HC Deb 31 May 1849 vol 105 cc1013-27

Motion made, and Question proposed— That a sum, not exceeding 50,000l.—being part of a sum of 100,000l., of which 50,000l. has been granted on account—be granted to Her Majesty, to complete the sum necessary to defray the charge for Civil Contingencies, to the 31st day of March, 1850.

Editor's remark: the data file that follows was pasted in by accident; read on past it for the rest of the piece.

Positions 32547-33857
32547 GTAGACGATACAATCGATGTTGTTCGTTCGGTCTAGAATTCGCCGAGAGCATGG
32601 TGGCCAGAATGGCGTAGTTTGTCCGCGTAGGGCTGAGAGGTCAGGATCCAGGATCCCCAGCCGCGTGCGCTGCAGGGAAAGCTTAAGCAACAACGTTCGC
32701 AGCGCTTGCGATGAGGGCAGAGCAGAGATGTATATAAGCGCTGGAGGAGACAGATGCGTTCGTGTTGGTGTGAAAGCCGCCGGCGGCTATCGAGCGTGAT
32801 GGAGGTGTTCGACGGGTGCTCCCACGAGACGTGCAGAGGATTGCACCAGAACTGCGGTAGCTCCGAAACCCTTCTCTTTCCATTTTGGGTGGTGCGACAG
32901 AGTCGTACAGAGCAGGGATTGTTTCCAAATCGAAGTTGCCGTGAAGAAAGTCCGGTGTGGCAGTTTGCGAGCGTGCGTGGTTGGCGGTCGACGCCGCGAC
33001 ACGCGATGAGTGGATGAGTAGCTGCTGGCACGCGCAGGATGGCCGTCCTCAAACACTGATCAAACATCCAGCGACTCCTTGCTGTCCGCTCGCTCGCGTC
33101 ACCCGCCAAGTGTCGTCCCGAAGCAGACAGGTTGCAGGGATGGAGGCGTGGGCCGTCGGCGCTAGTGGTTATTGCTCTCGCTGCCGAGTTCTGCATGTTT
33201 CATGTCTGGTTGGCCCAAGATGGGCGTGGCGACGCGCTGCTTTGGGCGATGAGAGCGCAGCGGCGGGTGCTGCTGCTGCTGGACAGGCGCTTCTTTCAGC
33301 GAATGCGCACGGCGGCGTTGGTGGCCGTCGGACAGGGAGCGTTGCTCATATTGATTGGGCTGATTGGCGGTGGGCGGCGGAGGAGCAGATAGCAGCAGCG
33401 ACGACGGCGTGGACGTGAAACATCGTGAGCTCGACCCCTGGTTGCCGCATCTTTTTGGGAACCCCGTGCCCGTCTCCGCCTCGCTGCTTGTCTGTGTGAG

said, that great expectations, in which, however, he had not joined, had been formed last year in consequence of the appointment of the Committee; but he certainly thought that neither the House nor the country had any reason to congratulate themselves on the altering or cutting down of these miscellaneous estimates. In one or two instances the report of the Committee had been attended to, but there had been a total absence of an principle on which to act. Indeed, he maintained that no Committee of that House could effect a reform in those estimates, and that the Executive Government alone had the opportunity or knowledge which would enable them to establish a fixed principle. He looked upon the Committee as an excuse to get rid of the question out of the House. As compared with 1848, there was a saving in the present estimate of 20,000l., partly effected by a material reduction in the vote for the new Houses of Parliament, which he thought a most questionable economy; but, as compared with 1847, there was an increase of 5,000l. He regretted that these miscellaneous estimates were furnished in their present detached form. It would be much better to classify them under the heads of civil, colonial, and public buildings; and if they wished for civil contingencies, they might call them miscellaneous estimates. The first item to which he wished to call attention, but not with a view to reduction, for the money was already paid, and if they reduced it he knew not from what source the deficiency could be supplied—was the sum of 306l in the vote before the House on account of expenses incurred in the exploration and survey of the undetermined boundary between the British colonies in North America and the United States, pursuant to the Treaty of Washington. Every year, since 1845, there had been a charge on account of that treaty, and he should be glad to know how long it was to be in existence, and what the entire cost was to be. In the same vote was the item of 2,000l. on account of the expenses of Earl Minto. He did not notice this item in order to take any exception to the mission, because the noble Lord the Secretary for Foreign Affairs last year had made a most able defence of it. Indeed, had never heard anything from the noble Lord in that House more satisfactory of his policy, and he referred to it only for the purpose of pointing out that there was last year also a charge of 2,000l. for the same mission, and he wished to know what the total expense was to be. The next item was 595l. on account of the expenses of Colonel Wylde whilst on a special mission to Portugal; last year it was 1,500l. He should be glad to know what was the whole expense of Colonel Wylde, and whether they had now done with it. He would congratulate the Committee on the very small item for the passages of bishops to the colonies, 176l. 13s. 4d., which, last year, had been 1,209l. There was an item of 1,100l. for the outfit and equipage of Mr. Southern, on his proceeding to Buenos Ayes. In 1846 there was a similar charge of 4,783l.; and some explanation ought to be given, to show whether the negotiations going on at Buenos Ayres warranted the outlay of these sums. There was a sum of 100l. to Mr. Roberts, the President of Liberia. He was not sufficiently a geographer to know where Liberia was; he had looked for it in a map, and could not find it. [An Hon. MEMBER: It is on the coast of Africa.] He was not aware, at all events, that we had established a republic there. In No. 3 were some very curious items. The charge for attendance of watermen at the House of Lords had dwindled down from 203l. to two guineas. Such items as these ought never to have been introduced; he hoped they would be distinctly explained. Then there was 445l. for what was called triennial allowances to trumpeters; but though the trumpeters might be triennial, the vote was annual. Last year there had been a charge of 183L for silver trumpets, and this year it was 445l. for "triennial and other allowances to the sergeant trumpeter and to the household trumpeters, and for new silver trumpets and kettle drums, &c." No Ministry ought to come down to ask the House for these paltry sums, which, however, were annual, and soon amounted to several thousands. There was an item of 500l. far "travelling expenses of the King and Queen of the Belgians, the Duke of Saxe Coburg, and the Prince of Prussia, during their visits to this country." That was a bad precedent, and Royal personages ought to be ashamed to send in a bill to that House after visiting their Royal relatives in this country. The first vote under the head No. 4 was very extraordinary: 500l. for "the Commission appointed to settle the claims of British subjects in the Portuguese army and navy during the war of liberation in Portugal." This Commission had cost 11,306l since 1843; and they had not finally adjudicated to this moment. This, if not a job, was a most prodigal expenditure of the public money. Then there was 865l. for "the Commission appointed for the purpose of inquiring whether advantage might not be taken of the rebuilding of the Houses of Parliament for the purpose of promoting and encouraging the fine arts." Already 6,000l. had been expended on this Commission; he said nothing of the frescoes—every one could judge of those; but the expenditure was going on every year, He wanted to know what were the expenses of these men of taste, and how they had come to lay out 6,000l. Then 860l. was put down for the Commission for metropolitan improvements; last year it was 924l But the most expensive thing was the Commission on the health of the metropolis, which was 1,800l. this year, and 300l last year. Then there was "the Commission for inquiring into the conditions to be observed in the application of iron to railway structures," 2,500l. this year; 500l. last year. What did this Commission mean, and what was to be its ultimate cost? There was an item of 2,500l. 17s. for the Commission for inquiring into the constitution and management of the Royal Mint. There was a charge of 500l. "for preparing a digest of the evidence taken before the Commission appointed to inquire into the tenure of land in Ireland." So, after they had paid for the big blue hooks, which nobody read, there was a charge of 500l. for reducing it to a blue book in duodecimo. The sum of 50l. was charged as the "expense incurred in preparing casts of the Phygalian marbles, and sending them to Athens as a present to the King of Greece." If we were in the humour for making presents, much better would it be to make some outlay on that deserving traveller Mr. Layard. There were two sums of 610l. and 400l. for accounts of turnpike trusts and highways—he supposed connected with that Bill which had fallen to the ground. The next was a very curious item. It appeared that when any gentleman took a peculiarly evangelical fit, the country had to pay for it. Last year 580l. had been charged as expenses connected with the public thanksgiving for deliverance from famine; and now there was an item of 462l. 14s. for sending by post copies of Orders in Council, and forms of prayer and thanksgiving. There was an item of 60l. for "repayment to ordnance services of the value of arms, ammunition, &c. presented to the Sultan of Johanna." Would any hon. Gentleman inform him who that individual was? There was a payment of 500l. to the Electric Telegraph Company: this might be a fair bill, but might not some arrangement be made by contract? Under the head No. 5, "services in Ireland," were some curious items. The first was 221l. 10s. for the rent of a public coal-yard, which was stated last year to have been purchased. There were also the following:—" The Hon. P. Plunket, second Commissioner of Bankruptcy in Ireland, on account of salary, l,44l.;" "W. T. Hamilton, second Remembrancer of the Court of Exchequer in Ireland, deficiency of fees in his department, 585l. 17s." It had been stated last year that these two items were in future to be provided for from the Consolidated Fund; why, then, were they again put into the estimates? On looking into these items, hon. Members would perceive that they were such as no Committee could deal with; and unless they adopted some broad principle of retrenchment, it would be totally impossible to lighten the burdens of the country.